More and more, this communication of the message is being overlooked by many terrorist organisations in favour of the spreading of fear and confusion. This position inevitably limits the success of terrorism as a military strategy because the key and primary objectives fail to be met. The 9/11 attacks, for instance, may have grasped the imagination of the world but to what end? The communication of a socio-political message might have better carried out via other means.
Encouraging a response
The last process that Townshend describes is the encouraging of a response from the target Government or population; this is the point at which the true success of terrorism as a military strategy can be assessed. As Townshend details however, there is a paradox to this situation in that those who are most likely to be intimidated by terrorism are very often outside of the decision-making process. Governments and large organisations are likely to adhere to agendas that are unknown to the terrorists or that are considered more important than the negative effects of non-acquiesence. This makes the outcome of any terrorist's demands uncertain and negates their efficacy as a military strategy.
However, one of the biggest failings of terrorism has to be the extent that, as we have already mentioned with reference to the Munich kidnappings, it serves to strengthen opposition against it. As William Perdue (1989) suggests, if the violence of a terrorist attack is seen to exceed their demands then it can become counterproductive, alienating the organisation rather than engendering support.
The fear that is produced by terrorist attacks is sometimes seen as the main outcome but, again, this can often have the opposite to the desired effect. Robert Singh (2003) suggest that the 9/11 attacks merely served to strengthen the socio-political position of the American people, the very group that came under attack; he also suggests that the security systems around the globe became more vigilant and aware of any gaps in their processes:
"Rather than initiating a transformation, 9/11 accelerated trends, policies and approaches that were well established. If the attacks' most immediate political effects were certainly dramatic - the Bush administration's approval ratings soared and public confidence in the federal government attained levels unseen since the early 1960s" (Singh, 2003: 52)
The recent bombings in London were an example of the ways in which the emergency services and the public have a heightened sense of terrorist activities post 9/11 negating or at least affecting any future activity. The response to terrorism has, perhaps, changed over in the last three decades, as media interest has meant that activity can be reported quickly to a large number of countries. Terrorism has become, at the same time, more and less an issue in the newspapers and on television - on the one hand being thrust into the everyday consciousness but, through this, losing some of its initial value as a means of creating shock and confusion. The more images of terror we see on screens and in our everyday lives, the less currency they have as a military strategy.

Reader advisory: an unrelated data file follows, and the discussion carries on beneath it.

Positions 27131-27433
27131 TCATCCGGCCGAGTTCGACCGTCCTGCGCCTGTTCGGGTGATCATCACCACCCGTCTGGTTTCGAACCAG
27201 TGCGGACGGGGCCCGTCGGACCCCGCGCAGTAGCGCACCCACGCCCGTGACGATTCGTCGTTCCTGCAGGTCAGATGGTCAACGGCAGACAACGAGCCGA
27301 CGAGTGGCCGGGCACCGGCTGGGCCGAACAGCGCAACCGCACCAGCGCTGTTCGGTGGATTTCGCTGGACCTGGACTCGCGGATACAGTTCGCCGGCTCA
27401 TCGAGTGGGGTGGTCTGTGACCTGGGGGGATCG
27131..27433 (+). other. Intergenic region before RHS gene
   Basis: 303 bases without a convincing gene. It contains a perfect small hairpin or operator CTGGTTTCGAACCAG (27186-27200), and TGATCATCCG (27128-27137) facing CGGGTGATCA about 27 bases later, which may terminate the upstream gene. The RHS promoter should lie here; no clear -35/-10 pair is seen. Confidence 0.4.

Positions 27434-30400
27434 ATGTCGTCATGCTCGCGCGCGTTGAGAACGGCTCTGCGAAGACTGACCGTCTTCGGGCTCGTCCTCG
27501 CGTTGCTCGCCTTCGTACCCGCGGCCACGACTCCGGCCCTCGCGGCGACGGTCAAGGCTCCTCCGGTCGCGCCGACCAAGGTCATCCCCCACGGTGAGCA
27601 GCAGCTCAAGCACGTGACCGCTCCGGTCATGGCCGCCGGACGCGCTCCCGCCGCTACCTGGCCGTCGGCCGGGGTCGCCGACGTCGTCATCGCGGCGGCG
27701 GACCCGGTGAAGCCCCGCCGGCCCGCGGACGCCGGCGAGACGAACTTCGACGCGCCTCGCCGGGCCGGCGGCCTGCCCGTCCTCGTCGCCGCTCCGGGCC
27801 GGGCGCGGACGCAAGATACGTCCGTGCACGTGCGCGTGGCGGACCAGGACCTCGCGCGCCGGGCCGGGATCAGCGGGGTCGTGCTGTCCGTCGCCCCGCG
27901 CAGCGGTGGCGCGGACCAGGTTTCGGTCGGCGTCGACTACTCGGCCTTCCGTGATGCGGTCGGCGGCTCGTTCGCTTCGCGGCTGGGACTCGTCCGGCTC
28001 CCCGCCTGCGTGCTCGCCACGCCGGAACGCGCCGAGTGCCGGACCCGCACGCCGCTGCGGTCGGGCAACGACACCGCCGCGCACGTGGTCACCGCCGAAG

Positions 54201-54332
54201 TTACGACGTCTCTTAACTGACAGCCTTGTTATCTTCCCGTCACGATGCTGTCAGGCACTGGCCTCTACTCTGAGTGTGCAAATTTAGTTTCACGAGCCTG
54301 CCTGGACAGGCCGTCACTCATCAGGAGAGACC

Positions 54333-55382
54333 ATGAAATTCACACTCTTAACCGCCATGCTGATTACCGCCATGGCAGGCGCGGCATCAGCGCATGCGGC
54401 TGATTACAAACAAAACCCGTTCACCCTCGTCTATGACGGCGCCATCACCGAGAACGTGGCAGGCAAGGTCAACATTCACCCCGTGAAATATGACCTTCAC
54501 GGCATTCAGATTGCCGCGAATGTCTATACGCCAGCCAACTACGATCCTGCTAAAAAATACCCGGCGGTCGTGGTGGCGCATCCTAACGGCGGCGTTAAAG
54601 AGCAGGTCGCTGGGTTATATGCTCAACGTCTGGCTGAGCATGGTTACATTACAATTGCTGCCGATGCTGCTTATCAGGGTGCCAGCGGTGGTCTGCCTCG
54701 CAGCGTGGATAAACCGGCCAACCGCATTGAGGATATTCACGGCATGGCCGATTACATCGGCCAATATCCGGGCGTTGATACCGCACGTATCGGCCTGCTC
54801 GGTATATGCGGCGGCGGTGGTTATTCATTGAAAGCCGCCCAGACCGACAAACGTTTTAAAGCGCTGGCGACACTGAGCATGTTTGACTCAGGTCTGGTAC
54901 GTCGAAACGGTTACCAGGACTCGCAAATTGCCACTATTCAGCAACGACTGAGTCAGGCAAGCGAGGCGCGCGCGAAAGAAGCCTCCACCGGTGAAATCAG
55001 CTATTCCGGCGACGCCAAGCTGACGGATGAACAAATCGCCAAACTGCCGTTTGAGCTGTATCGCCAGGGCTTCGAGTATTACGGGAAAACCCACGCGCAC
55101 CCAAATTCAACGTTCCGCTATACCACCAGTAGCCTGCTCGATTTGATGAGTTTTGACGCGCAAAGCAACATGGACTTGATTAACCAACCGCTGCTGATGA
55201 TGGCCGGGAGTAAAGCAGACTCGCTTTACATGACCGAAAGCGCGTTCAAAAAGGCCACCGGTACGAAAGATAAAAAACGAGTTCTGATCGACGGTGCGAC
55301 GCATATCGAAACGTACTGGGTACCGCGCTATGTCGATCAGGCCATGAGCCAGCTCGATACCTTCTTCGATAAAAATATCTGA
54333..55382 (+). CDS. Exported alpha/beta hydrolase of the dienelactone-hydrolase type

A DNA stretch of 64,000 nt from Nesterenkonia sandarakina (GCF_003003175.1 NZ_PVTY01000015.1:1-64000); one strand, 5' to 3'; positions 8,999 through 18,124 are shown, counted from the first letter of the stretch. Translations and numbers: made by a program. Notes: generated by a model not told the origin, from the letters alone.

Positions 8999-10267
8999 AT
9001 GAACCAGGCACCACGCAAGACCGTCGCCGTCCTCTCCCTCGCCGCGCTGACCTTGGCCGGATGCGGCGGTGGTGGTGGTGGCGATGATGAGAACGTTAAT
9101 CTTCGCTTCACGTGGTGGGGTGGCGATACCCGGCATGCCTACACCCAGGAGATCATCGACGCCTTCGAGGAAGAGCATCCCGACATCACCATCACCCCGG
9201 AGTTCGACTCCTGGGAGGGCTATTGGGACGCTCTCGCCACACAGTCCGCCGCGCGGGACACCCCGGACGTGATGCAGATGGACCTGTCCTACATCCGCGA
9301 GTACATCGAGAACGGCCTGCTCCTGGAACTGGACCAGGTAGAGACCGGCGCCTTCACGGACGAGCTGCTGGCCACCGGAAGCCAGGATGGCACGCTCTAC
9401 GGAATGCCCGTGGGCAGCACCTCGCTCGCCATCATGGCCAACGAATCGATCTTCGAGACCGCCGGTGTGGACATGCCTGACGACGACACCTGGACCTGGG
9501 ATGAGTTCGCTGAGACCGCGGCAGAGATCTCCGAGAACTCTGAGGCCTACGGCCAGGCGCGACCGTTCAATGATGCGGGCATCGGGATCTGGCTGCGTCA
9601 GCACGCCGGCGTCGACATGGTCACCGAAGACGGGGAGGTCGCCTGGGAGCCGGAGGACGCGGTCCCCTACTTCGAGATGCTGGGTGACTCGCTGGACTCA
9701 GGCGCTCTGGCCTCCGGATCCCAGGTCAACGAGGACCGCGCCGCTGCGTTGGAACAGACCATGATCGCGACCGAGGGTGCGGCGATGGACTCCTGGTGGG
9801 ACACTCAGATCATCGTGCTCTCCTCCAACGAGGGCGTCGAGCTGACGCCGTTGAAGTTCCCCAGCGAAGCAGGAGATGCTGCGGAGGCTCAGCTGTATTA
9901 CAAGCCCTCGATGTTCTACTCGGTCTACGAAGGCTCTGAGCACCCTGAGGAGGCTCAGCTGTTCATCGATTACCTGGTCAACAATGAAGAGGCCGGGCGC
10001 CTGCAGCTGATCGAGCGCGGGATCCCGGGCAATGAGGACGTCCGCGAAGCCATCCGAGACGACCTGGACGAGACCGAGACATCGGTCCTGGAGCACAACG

Terrorism - A Military Strategy?
The answer to the central question of this paper, then, is a complex one depending to a very large extent on the nature of the terrorist activity and the aims of the organisation. As we have seen there have been a number of successes in terms of securing specific demands in the past - not least of all the 1970 'skyjacking' operation by the PFLP. However, we have also seen how terrorism can be divisive, how it can engender the very opposite of what it sets out to do. As we saw with the London bombings, a post 9/11 society is one that treats the threat of terrorism as a consequence of modern city living. This is perhaps the ultimate irony of terrorism and the main reason why it could never be considered a reasonable military strategy: the more terrorist activity there is, the less political value it has. However, of course, terrorism is perhaps the only strategy that many disenfranchised groups have which may account for its constant presence on the global political stage.
Ultimately, the outcomes of terrorism are, we could assert, too vague and too uncertain to be of any definite use as a military strategy. As we have seen there are too many contingencies, too many areas of uncertainty and too much likelihood that activity will be self defeating rather than self promoting. Ultimately, however, terrorism is a symbolic act, an act that depends upon fear for its meaning; as the public becomes more and more exposed to images and symbols of terror they also become more and more immune. As Baudrillard suggests (2003) the violence of the terrorist is likely to become merely just another image in the media and the terrorist themselves just another face on the television screen and it is this, ironically, that provides its greatest counter measure.